Department of Education Commissioner Frank Edelblut doesn’t think New Hampshire will need to go back to a statewide remote learning model, as districts gear up to reopen school buildings.
But with the severity of the coronavirus still in flux, it could still happen on an individual school level, Edelblut added.
“Of course I can’t predict the future. Not sure what the future will bring. But my sense today would be that we will not find ourselves again in the circumstance where statewide we have to go to remote instruction and support,” he said.
“I suspect … that there may be incidences that happen in our institutions that will result in a transition to some type of remote instruction model. And that could be for some kind of a classroom or wing of a classroom, or perhaps even a school building.”
The commissioner was facing a panel of Democratic and Republican state representatives and senators at a joint hearing Tuesday morning, a week after the state released a 54-page guidance document to encourage schools to reopen.
Addressing lawmakers, Edelblut defended the reopening guidelines, which have been criticized by some teachers and unions in recent days for not providing ample staff protections and not carrying funding.
And he stood by the decision not to impose a statewide mask requirement for New Hampshire schools. The state’s guidelines instead strongly suggest masks be used by all staff and by students when appropriate.
That approach provides flexibility to school districts to put in “realistic mitigation strategies” while still underscoring the effectiveness of masks, Edelblut said. Ahead of the release of the guidelines, school superintendents had given differing feedback as to whether they thought a full mask mandate was feasible for their schools, Edelblut said.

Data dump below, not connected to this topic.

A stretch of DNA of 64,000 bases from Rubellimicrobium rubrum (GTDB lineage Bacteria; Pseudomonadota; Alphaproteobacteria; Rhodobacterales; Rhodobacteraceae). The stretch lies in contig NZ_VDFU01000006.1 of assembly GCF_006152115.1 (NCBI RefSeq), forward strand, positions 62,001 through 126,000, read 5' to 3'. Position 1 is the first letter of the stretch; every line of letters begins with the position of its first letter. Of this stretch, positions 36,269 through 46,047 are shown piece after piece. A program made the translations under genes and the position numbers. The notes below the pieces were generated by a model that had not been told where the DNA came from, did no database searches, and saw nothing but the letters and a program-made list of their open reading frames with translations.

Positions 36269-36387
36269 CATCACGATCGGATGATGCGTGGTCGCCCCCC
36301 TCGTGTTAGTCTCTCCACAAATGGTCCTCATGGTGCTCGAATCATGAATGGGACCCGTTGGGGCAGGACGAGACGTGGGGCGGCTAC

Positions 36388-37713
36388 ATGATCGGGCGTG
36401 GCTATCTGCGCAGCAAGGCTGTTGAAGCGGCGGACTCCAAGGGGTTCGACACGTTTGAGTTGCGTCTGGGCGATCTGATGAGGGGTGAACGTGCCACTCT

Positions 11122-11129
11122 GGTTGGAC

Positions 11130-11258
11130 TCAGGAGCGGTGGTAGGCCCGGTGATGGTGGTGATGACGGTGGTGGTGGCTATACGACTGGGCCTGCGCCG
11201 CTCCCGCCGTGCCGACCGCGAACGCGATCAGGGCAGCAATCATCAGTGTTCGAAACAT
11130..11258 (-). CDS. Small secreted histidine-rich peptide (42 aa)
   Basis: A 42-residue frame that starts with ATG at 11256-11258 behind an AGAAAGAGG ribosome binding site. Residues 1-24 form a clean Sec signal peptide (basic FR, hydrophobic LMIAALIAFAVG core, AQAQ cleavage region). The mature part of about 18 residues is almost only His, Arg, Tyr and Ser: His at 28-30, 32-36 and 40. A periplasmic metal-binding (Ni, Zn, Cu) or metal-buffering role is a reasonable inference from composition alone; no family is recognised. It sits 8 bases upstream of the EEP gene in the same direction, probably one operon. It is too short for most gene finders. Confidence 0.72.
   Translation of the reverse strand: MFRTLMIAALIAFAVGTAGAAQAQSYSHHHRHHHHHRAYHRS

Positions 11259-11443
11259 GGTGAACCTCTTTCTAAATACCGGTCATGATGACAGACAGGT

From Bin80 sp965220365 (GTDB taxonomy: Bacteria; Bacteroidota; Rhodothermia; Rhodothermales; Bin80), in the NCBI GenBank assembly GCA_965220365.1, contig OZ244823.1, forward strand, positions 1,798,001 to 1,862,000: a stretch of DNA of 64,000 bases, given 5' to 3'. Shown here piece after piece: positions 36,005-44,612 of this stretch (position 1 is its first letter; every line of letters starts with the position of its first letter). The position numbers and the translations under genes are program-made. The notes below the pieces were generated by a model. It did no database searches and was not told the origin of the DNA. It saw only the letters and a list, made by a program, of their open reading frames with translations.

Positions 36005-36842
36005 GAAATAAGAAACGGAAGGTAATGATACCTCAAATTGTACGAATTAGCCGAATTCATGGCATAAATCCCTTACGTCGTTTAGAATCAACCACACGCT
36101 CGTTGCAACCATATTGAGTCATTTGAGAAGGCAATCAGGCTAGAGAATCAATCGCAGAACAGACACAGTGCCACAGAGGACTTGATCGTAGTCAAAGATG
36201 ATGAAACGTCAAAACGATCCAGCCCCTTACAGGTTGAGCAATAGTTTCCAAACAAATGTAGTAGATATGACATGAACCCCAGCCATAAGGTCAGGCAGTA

The commissioner also argued that masks may not always be universally appropriate, pointing to studies that suggest children could be more tempted to touch their mouth and face if they were wearing masks, which could spread the virus more.
“And then those little hands that have now been touching that saturated mask from the aspirations of that child in a little class are going to again be touching many surfaces in that room,” Edelblut said.
In general, the commissioner said, no one mitigation approach is a “silver bullet” for the virus, with each one a layer of “Swiss cheese” with holes and faults, borrowing a metaphor from state epidemiologist Benjamin Chan.
“Each district is going to build their Swiss cheese with the mitigation factors that make sense for their communities, to mitigate risk to a level that their communities are comfortable,” Edelblut said.
That response prompted skepticism from Sen. Jon Morgan, a Brentwood Democrat.
“Something that made me concerned and alarmed is that the information that we do know is that masking is one of the most important mitigation techniques that we are aware of,” he said. “This seems to be the most important part of that layered approach, and it seems as if we’re choosing not to implement it.”
Edelblut disagreed. “The guidance does not in any way discourage,” he said. “It actually encourages quite strongly where another mitigation strategy, social distancing, is not possible.”